The Public Switched Telephone Network (PSTN) started with the transmission of analog speech. This worked well for decades until the areas under city streets became saturated with copper cables, one copper pair per call. Starting in the 1950s, AT&T Bell Labs developed a technique to carry more voice calls over copper wire. They developed digitized voice technology through which 24 digital calls can be carried on two pairs of copper wire, thereby increasing the carrying capacity of the cables twelvefold. The voice is digitized into streams of 64,000 bps per call. The technology is called a T1 circuit and the bandwidth for the 24 calls is 1.544 Mbps. This worked well for domestic connections. The T1 technology then became the mechanism for long-distance domestic transmission.
Most of the early voice compression technologies were designed for undersea cables, where bandwidth was limited and expensive. Voice compression technologies were created to reduce this bandwidth requirement. Voice compression is also used for digital cell calls, operating at about 8 Kbps instead of 64 Kbps. So voice compression is not new.
As the PBX market has moved into an IP-based environment, voice compression has become attractive for WAN transmission. Voice compression can be used on a LAN, but since LANs have so much available bandwidth, it is not commonly applied to the LAN.
The quality of a PSTN voice call provides enough analog bandwidth to understand the speaker in any language. It is also enough bandwidth for speaker recognition. The analog bandwidth delivered by the PSTN is about 3.4 KHz. This is considered toll quality. Voice compression can reduce the speech quality and may affect speaker recognition, so there is a limit to how much bandwidth reduction is possible before callers complain about voice quality.
The CODEC (COder/DECoder) is the component in an IP phone that digitizes the voice and converts it back into an analog stream of speech. The CODEC is the analog-to-digital-to-analog converter. The CODEC may also perform the voice compression and decompression.
There are several voice digitization standards and some proprietary techniques in use for VoIP transmission. Most vendors support one or more of the following ITU standards and avoid proprietary solutions:
- G.711 is the default standard for IP PBX vendors, as well as for the PSTN. This standard digitizes voice into 64 Kbps. There is no voice compression.
- G.729 is supported by many vendors for compressed voice operating at 8 Kbps, 8 to 1 compression. With quality just below that of G.711, it is the second most commonly implemented standard.
- G.723.1 was once the recommended compression standard. It operates at 6.3 Kbps and 5.3 Kbps. Although this standard further reduces bandwidth consumption, voice is noticeably poorer than with G.729, so it is not very popular for VoIP.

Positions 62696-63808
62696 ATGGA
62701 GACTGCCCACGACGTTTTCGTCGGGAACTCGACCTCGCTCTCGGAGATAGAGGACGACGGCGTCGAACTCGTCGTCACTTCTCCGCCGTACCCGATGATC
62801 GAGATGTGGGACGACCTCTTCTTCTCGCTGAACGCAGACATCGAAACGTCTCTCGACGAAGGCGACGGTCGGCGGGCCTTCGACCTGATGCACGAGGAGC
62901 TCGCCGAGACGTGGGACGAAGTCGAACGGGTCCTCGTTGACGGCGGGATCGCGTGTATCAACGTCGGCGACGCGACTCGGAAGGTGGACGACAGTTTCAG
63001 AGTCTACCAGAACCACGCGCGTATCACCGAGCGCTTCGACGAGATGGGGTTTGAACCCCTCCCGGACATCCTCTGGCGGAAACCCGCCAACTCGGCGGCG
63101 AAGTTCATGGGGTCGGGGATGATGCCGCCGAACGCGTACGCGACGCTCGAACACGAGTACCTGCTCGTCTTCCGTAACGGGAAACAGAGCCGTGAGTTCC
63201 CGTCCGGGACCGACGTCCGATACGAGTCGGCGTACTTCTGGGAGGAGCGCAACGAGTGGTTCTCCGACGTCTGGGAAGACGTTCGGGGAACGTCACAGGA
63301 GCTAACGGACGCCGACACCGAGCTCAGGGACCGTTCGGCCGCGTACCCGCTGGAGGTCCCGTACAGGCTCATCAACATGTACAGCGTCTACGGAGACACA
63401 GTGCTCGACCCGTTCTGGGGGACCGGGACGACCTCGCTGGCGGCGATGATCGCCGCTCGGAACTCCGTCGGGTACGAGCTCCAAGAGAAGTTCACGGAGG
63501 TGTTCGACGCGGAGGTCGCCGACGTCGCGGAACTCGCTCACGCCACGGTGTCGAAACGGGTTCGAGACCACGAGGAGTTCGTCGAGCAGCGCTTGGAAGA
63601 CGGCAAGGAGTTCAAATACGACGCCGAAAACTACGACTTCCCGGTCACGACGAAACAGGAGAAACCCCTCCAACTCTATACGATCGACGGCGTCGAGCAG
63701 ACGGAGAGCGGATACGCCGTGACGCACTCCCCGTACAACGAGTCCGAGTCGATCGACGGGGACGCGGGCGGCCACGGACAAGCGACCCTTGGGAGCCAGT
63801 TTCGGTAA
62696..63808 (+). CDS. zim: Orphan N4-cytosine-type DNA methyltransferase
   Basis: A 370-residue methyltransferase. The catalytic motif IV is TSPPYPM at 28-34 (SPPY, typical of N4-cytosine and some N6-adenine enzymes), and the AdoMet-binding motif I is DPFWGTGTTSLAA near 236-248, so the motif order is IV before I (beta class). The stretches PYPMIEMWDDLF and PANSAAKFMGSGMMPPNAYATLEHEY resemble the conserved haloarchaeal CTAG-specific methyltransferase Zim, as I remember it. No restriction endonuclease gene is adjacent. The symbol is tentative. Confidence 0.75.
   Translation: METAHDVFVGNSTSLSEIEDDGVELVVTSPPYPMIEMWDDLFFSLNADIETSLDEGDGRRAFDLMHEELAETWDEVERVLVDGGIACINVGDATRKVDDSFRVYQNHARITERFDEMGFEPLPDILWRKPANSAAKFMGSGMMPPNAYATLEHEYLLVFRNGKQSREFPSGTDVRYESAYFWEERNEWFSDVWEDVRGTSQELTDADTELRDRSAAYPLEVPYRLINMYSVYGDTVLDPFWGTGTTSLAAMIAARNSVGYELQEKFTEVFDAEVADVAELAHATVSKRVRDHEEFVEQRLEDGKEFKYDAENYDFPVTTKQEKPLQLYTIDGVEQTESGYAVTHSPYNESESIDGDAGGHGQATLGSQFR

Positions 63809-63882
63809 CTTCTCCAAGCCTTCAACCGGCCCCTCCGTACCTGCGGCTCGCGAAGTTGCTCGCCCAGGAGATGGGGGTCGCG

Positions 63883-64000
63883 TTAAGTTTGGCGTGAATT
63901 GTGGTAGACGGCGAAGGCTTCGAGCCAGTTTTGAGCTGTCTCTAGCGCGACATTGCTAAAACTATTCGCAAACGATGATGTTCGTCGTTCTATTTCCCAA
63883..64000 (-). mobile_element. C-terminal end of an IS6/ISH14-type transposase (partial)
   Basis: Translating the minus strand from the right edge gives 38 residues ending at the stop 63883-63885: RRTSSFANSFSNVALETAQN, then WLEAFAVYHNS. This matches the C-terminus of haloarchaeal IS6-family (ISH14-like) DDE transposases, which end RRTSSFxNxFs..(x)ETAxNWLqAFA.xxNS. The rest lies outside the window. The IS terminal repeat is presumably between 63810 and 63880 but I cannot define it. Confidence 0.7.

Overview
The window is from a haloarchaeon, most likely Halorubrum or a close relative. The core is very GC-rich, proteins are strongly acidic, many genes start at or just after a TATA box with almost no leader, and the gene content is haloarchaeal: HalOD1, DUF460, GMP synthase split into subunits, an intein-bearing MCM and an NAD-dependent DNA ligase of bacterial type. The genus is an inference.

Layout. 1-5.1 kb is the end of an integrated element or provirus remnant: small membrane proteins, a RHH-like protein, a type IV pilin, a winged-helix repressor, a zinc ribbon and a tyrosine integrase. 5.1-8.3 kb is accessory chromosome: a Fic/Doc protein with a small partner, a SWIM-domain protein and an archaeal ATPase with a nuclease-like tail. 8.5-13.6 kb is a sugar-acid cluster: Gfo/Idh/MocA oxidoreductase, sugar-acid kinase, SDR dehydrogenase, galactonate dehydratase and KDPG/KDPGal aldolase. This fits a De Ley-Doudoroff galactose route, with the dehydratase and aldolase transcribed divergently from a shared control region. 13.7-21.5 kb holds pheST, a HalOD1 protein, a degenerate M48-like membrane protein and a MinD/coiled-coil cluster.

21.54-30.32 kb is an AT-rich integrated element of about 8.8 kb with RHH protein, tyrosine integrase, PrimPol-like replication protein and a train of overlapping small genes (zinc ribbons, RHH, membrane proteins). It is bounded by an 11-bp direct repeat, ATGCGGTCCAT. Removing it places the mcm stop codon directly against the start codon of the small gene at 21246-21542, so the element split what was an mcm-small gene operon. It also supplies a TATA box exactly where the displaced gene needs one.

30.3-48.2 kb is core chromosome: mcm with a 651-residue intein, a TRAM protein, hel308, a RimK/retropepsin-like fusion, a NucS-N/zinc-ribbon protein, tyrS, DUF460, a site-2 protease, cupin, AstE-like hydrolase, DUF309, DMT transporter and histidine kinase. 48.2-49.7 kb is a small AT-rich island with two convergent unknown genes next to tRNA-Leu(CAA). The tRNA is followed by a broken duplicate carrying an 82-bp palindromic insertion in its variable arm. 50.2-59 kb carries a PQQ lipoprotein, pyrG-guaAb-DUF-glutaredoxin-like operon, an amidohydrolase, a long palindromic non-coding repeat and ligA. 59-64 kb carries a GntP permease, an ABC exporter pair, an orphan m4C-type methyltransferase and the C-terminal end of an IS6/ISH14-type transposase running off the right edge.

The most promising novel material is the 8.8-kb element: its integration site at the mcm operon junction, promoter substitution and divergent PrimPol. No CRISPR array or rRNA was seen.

- G.722 operates at 64 Kbps, but offers high-fidelity speech. Whereas the three previously described standards deliver an analog sound range of 3.4 kHz, G.722 delivers 7 kHz. This version of digitized speech has been announced by several vendors and will become common in the future.
It is important to note that all of the voice digitization transmission speeds are for voice only. The actual transmission speed required must include the packet protocol overhead. See What's in a voice packet: An introduction to bandwidth for VoIP to learn more about the packet overhead. A 64 Kbps call with overhead included requires about 80 Kbps bandwidth in total. There will be more on this subject in the next tip, "Calculating voice bandwidth consumption."
The quality of a voice call is defined by the Mean Opinion Score (MOS). A score of 4.4 to 4.5 out of a possible 5.0 is considered to be toll quality. Voice compression will affect the MOS. An MOS below 4.0 will usually produce complaints from the callers. Cell phone calls average about 3.8 to 4.0 for the MOS. The following table presents the voice MOS for different standard CODECs:
|Sampling delay per phone
This table illustrates two points. First, as the voice is compressed, the voice quality (MOS) decreases. The MOS in the table does not include network impairments such as jitter and packet loss. These impairments will further reduce the voice quality. The VoIP network designer should choose a compression technique with a higher MOS so the network impairments will not reduce the voice quality to an unacceptable level.
Second, voice compression also adds delay to the end-to-end call. The table shows the sampling delay for one phone. This delay is doubled for the two phones of a call. This end-to-end delay needs to be limited. As compression increases, the delay experienced in the IP network needs to decrease, which increases the cost of transmission over the WAN, but not the LAN. The delays shown in the table are the theoretical minimum. The actual delays experienced will probably exceed 30 ms, no matter what compression technology is implemented. This delay will vary by vendor.
The conclusion is that digital voice compression is worth pursuing for VoIP transmission on a WAN, but it comes with some costs in voice quality reduction and increased end-to-end delay.
About the author:
Gary Audin has more than 40 years of computer, communications and security experience. He has planned, designed, specified, implemented and operated data, LAN and telephone networks. These have included local area, national and international networks, as well as VoIP and IP convergent networks in the U.S., Canada, Europe, Australia and Asia.
- What's in a VoIP packet -- An introduction to bandwidth for VoIP
- The hidden cost of QoS for VoIP
- MOS: A love-hate relationship